Purpose: The author's purpose in writing this book is to explore "the phenomenon of celebrity illness, why it has become such a preoccupation for the media and the public, and what it tells us about sickness and health, hope and fear, and truth and myth in American society." He often refers to the case report as a means by which individual cases characterize "definitive examples of given diseases, their prognoses, and how they should be treated."
Audience: Readers interested in the modern history of medicine and its cultural transformation from confidentiality of specific medical cases to their very public airing by news reporters, television, movies, and even patients and their families, will find something instructive and compelling among these very personal stories.
Features: The individual stories fit loosely into a timeline of celebrity illnesses. The first group (1935-1970) is made up of persons who were already well known at the inception of their illnesses and who were willing to share at least some of the details. The second, somewhat smaller, group (1970-1980) is made up of celebrities who are less forthcoming about their illnesses and who challenge the medical system. The last five chapters (1980-1995) are stories of less well known patients who became celebrities because of their illnesses.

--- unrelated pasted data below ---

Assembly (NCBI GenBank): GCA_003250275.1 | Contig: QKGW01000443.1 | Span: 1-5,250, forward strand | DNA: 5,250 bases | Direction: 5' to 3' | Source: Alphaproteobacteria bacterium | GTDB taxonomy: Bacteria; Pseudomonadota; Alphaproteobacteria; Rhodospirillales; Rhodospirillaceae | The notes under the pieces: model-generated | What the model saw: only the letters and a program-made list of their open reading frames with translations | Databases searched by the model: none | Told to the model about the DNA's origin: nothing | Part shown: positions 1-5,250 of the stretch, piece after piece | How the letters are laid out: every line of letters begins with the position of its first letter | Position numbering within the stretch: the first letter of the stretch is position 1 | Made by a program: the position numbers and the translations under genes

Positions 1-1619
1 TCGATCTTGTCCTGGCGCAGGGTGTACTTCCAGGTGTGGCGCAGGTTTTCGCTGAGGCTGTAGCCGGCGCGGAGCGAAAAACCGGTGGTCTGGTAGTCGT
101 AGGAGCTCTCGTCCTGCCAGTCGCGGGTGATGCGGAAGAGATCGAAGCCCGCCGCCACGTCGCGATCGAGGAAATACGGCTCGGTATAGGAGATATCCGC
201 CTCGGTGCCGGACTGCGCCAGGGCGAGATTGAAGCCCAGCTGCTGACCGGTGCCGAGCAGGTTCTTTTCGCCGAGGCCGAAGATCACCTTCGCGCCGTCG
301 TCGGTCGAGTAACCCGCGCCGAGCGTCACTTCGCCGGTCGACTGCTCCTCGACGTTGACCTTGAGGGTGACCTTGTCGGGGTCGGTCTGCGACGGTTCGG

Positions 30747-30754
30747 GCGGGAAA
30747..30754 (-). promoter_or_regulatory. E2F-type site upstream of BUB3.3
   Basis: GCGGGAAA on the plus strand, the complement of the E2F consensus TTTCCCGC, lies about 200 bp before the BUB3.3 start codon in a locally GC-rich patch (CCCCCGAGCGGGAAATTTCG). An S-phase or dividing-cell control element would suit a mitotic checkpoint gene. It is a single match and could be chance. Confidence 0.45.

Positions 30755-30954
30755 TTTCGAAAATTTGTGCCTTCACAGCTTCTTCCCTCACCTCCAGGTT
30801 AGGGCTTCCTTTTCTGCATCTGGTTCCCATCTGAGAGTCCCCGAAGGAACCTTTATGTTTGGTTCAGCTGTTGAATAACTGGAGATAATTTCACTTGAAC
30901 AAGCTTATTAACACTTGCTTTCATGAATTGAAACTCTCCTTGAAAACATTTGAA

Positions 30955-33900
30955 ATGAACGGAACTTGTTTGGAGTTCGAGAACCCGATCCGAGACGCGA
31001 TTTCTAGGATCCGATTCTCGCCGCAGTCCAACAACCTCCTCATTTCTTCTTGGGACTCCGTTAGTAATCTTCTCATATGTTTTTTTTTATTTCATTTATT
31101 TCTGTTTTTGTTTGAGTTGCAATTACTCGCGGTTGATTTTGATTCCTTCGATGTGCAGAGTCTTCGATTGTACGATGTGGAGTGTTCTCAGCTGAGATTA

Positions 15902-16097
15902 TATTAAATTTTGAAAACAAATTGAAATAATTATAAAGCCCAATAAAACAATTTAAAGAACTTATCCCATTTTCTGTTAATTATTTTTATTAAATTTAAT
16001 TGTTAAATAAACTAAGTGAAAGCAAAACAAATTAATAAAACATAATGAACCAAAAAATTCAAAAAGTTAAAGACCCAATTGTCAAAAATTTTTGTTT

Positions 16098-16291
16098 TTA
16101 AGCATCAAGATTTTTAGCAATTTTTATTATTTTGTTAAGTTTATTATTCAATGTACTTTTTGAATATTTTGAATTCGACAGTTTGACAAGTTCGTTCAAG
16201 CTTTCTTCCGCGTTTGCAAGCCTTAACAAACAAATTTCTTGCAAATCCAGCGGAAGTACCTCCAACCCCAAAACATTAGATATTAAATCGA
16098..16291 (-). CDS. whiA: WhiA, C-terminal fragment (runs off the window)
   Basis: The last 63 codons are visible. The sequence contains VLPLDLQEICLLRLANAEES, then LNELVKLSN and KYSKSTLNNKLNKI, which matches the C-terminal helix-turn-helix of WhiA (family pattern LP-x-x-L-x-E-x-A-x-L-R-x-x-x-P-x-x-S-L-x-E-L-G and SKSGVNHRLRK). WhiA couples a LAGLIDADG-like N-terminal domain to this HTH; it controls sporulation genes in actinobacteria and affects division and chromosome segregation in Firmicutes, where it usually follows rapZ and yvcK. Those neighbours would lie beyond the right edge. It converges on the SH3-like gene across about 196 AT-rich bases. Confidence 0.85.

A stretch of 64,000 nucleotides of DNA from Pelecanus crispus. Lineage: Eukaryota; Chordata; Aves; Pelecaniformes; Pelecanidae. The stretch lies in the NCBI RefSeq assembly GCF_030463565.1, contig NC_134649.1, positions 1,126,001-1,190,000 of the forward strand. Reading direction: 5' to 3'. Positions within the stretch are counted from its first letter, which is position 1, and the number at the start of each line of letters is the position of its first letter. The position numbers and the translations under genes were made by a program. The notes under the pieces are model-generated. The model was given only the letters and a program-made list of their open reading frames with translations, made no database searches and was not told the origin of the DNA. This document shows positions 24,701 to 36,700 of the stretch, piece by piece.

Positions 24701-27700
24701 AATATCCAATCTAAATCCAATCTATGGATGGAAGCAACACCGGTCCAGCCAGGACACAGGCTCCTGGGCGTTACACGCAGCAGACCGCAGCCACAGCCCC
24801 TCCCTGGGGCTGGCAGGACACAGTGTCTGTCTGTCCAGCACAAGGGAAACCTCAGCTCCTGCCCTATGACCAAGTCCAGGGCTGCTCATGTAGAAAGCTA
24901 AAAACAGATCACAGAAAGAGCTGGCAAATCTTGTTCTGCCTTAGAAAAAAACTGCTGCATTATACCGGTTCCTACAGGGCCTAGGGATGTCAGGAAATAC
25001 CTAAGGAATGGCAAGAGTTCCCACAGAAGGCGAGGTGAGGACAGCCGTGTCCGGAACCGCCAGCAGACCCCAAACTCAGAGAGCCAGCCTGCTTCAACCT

Assessment: Many of the stories are familiar and have been told elsewhere for other reasons. The fresh context, in conjunction with other similar stories which the author examines and studies, reveals an evidentiary trail of change in the way we view medical practice. Currently, clinical practice focuses on evidence-based medicine — the double-blind, randomized controlled trial of large groups of patients. The author points out a palpable tension between scientific best practice scenarios and the case report so full of fight and hope. This book is not in the typical format for a medical history, yet it is appealing and provocative.